Longwear Paint & Varnish, North Kansas City, Mo., around 1938 (Photo courtesy of the boxes of Dorothy Jean White Bell)

Like a lot of people, I went home to visit my parents this weekend.

I expected to relax, help prepare and serve festive meals, eat festive meals, wash the dishes used in  the festive meals, and, in between eating leftovers from the festive meals, visit Kansas City malls that had thrived, died and were remade into awkward power shopping centers.

Instead, it turned out that my parents had assumed responsibility for several large boxes of papers and photographs unearthed as the family was breaking down my grandparents’ white ranch home off Ward Parkway. My mission was to locate the boxes in the far, cluttered corners of my parents’ house, bring the boxes together, and try to organize them enough that they would not look like chaotic junk that ought to be thrown out.

Maybe there was a long-term care insurance (LTCI) outreach opportunity lurking in those boxes with the spiders and the dust mites.

Morris and Dorothy Jean White Bell moved into their house around 1952. Morris died in 1999, and Dorothy died in 2009. They had a big magnolia tree up front, by a front door that was used mainly by door-to-door salespeople, and a side door — the real door — that had been protected by a sticker from a burglar alarm company, but no burglar alarm, for about 30 years.

Out in the living room, they had a giant can of crayons dating back to the late 1960s; Good Housekeeping magazines from the early 1970s that were filled with stories about the Kienast quintuplets; prayerbooks from the early 1900s; hats from an Eisenhower campaign rally; many  John Birch Society pamphlets warning readers about Communist infiltrators; and tables full of photo albums. 

The boxes of secret papers showed they also had life insurance papers dating back decades, their parents’ wills, records of securities transactions completed at a time when the characters in the show Mad Men were young go-getters, and many postcards in which my great-grandmother, Esther White of Omaha, Neb., told my grandmother, Dorothy, about the chicken, potatoes, rice and other dishes she had made for her houseguests.

Dorothy sent one of the postcards in 1942, while she was visiting Omaha. My father was 5 months old and napping on the porch. 

In 1939, when Morris and Dorothy were planning their wedding, Morris sent a letter written on stationery from his family’s paint company, Longwear Paint & Varnish of North Kansas City, Mo., directing Dorothy to ask Mrs. Blumkin (Warren Buffett’s Nebraska Furniture Mart Mrs. Blumkin) if she had a good price on a refrigerator.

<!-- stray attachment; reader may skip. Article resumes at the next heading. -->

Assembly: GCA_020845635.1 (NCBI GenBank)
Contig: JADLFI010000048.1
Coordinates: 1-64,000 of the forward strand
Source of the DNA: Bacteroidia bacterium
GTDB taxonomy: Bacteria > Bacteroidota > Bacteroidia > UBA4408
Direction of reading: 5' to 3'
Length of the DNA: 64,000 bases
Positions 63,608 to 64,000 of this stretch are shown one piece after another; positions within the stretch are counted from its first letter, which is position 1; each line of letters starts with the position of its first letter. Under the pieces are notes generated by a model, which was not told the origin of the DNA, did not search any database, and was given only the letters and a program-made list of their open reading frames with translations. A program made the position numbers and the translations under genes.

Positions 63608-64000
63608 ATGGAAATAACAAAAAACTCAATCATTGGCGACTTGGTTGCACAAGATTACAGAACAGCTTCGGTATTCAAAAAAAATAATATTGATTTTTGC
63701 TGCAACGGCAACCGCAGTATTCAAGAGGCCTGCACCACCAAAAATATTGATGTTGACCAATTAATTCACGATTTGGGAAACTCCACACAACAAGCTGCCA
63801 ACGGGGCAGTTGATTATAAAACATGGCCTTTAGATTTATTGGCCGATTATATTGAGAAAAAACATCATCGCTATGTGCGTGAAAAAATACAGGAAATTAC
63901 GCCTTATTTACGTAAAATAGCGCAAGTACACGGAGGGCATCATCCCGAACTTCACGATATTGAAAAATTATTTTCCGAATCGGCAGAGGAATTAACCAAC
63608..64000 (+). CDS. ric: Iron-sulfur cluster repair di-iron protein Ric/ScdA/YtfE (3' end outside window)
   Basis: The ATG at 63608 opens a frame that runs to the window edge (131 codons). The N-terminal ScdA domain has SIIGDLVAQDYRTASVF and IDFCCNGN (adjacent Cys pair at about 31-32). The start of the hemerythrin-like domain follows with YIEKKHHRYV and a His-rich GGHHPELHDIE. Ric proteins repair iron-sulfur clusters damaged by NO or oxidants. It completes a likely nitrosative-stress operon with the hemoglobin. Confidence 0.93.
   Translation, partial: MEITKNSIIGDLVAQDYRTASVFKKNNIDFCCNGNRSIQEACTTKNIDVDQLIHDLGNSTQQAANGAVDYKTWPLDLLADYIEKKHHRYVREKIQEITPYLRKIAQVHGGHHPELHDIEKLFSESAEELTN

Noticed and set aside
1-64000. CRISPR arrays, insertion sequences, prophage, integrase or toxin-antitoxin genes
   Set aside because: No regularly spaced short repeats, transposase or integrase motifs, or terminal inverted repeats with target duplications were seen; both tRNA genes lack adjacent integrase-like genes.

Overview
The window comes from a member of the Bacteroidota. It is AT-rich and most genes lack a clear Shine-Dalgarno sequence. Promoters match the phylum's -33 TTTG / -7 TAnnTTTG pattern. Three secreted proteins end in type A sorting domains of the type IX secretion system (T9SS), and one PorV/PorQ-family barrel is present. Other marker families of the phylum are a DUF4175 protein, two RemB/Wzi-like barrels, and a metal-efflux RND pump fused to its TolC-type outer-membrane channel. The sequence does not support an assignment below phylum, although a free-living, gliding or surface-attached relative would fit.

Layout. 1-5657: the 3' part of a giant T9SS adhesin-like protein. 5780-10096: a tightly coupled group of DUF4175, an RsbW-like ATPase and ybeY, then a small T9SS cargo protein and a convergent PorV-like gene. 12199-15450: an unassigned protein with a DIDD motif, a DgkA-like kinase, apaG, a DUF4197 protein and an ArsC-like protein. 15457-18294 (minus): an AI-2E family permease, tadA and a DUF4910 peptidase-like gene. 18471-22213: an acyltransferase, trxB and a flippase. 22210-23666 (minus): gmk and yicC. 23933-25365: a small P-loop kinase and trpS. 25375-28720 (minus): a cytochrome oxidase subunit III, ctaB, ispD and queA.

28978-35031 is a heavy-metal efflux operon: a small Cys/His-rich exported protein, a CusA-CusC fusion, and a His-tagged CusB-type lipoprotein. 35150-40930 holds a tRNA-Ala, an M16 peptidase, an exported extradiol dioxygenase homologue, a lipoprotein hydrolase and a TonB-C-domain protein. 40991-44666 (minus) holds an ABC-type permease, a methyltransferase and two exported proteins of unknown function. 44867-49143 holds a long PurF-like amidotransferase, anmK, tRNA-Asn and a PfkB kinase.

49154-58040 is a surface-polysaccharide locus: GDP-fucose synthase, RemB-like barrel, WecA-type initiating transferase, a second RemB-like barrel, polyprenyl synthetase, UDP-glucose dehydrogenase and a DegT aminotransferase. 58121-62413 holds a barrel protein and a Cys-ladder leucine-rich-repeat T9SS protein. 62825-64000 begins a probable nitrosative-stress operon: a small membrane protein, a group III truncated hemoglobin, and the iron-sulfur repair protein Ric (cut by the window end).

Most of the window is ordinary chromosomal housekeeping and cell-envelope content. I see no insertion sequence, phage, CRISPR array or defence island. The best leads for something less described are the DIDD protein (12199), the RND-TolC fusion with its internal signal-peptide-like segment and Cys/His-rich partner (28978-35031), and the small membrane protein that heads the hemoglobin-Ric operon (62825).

Morris and Dorothy also had bits of marketing and promotional ephemera that delivered an extra punch when viewed in 2011. They had Social Security card holders from the 1930s, a Gerber Life guide to child development that was printed around 1940, and a brochure explaining the importance of planning for the future that was issued by Metropolitan Life Insurance Company around 1950.

Going through those papers and photographs made me wish that the Google Streetview cars that go around photographing all of our houses would come into our living rooms and suck our family photographs, papers and bric-a-brac into the modern equivalents of Egyptian tombs.

Maybe, 3,000 years from now, the same sorts of people who enjoy looking into sarcophaguses today would enjoy experiencing a virtual reality simulation of my grandparents’ cut glass serving bowls.

Another thought was that breaking down and sorting the contents of a loved one’s long-occupied house is as much of a major life event as having a child or getting married.

It seems as if the concept of “breaking down a house” has not gotten all that much attention. My cousin used it in conversation a few years ago. I haven’t heard the phrase much since. When I search for the phrase “breaking down a house” on the Web, the articles that turn up seem to be mostly about crews physically demolishing houses, not about children, grandchildren, or nieces and nephews persuading a thrift shop to cart away the armchair that Uncle Al spilled the wine on 40 years ago.

But I think the next 30 years is going to be full of stories about boomers, and boomers’ children, breaking down house after house, uncovering box after box of poorly labeled black and white portraits of ancestors from the old country and fading 1970s snapshots of men with giant sideburns.

Aside from funerals and tombstones, it seems as if there is no more powerful vehicle for delivering the message that youth is fleeting than a jumbled box of old family photos and papers.

It seems as if commercial messages could fit in better during the sorting process than during most major life events because so much of the material in the boxes is already commercial in nature.

What better time is there to see a modern ad from John Hancock than when you’re looking at a 50-year-old ad from John Hancock?

Maybe, in the same way that life insurance companies promoted themselves by giving new mothers and fathers guides to child-rearing back during the days of the baby boom, long-term care insurers and other insurers courting mature consumers could market themselves today by providing guides to breaking down a house, or even, for the best prospects, special accordion folders or boxes that could be used in the sorting process.

If laws, regulations and other compliance considerations make holding an LTCI or retirement planning luncheon seminar a chore, maybe a soft-sell alternative would be to line up a few ephemera and antique experts and hold a box sorting party. The underlying message could be, “You’re providing for long-term care for the family photographs. What about for you?”